What’s more, these spaces do not accommodate for people who do not drink alcohol, whether that be for health, religious, cultural or lifestyle reasons. Although I do drink, I do so with far less regularity now than when I was younger. I rarely go out clubbing, only venturing as far as Royal Park Pub or Brudenell Social Club to have a few drinks with my friends. Though I realise that I am in the minority here, Leeds being such a student and night life-dominated city, I can’t be the only one.

So, I pose the question: where can queer people meet other queer people in Leeds if they don’t feel comfortable using apps or drinking alcohol?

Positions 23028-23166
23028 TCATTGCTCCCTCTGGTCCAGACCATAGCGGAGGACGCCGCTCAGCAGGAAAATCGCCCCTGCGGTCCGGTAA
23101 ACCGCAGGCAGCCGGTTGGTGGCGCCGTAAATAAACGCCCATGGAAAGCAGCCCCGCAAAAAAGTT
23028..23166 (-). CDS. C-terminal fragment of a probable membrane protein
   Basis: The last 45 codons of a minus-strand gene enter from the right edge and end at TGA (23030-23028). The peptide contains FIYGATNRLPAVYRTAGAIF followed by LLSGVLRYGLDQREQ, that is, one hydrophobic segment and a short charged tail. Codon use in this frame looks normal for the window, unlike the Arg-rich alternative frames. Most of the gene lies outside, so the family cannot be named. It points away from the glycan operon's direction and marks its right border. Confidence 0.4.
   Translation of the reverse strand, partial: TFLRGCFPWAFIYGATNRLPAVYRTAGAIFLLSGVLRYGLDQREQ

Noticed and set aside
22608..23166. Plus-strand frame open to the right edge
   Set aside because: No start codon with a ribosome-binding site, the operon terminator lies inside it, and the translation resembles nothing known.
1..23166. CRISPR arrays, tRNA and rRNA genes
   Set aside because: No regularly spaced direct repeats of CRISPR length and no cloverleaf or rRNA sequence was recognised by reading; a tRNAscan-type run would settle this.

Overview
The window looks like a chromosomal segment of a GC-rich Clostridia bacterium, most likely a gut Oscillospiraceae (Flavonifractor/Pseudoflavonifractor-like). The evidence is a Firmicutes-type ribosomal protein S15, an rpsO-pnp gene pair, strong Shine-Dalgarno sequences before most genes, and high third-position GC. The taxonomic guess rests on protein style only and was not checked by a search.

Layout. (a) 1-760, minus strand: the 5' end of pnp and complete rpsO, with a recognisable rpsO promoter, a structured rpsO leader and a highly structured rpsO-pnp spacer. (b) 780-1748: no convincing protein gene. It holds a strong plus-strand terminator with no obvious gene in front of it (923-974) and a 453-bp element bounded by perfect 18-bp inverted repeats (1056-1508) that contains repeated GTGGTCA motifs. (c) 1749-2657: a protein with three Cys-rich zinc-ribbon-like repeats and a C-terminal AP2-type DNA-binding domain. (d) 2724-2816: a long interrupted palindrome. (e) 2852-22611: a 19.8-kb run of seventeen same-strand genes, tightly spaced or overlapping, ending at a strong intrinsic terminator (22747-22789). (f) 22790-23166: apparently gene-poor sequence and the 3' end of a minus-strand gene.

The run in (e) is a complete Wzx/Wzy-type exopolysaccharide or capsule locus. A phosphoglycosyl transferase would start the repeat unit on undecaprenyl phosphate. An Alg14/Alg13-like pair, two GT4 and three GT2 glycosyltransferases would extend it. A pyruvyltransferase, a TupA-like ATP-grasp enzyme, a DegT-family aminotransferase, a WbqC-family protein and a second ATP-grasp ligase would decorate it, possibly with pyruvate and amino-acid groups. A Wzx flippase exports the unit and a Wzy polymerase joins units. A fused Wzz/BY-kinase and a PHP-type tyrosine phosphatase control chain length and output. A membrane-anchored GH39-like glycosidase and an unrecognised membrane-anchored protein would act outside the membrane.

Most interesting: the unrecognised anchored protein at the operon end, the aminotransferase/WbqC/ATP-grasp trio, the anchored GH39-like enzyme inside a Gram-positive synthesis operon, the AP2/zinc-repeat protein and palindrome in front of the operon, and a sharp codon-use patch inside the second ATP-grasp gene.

The obvious answer is the Leeds University Union LGBT* society, which do offer a daily coffee hour and numerous other non-drinking events. After asking around and some intense Googling, university societies prove to be the only option. These societies certainly do great work for the queer community, yet the sheer lack of options feels painfully limiting. I am increasingly keen on breaking out of the Uni of Leeds bubble, so finding no spaces to meet queer people in a relaxed manner outside of universities feels frustrating. I’m sure there are other queer people living in Leeds who feel even more frustrated than I do, especially ones who don’t go to university or feel too old to date/hang out with students.

Evidently, a change needs to happen within the Leeds LGBTQ+ scene.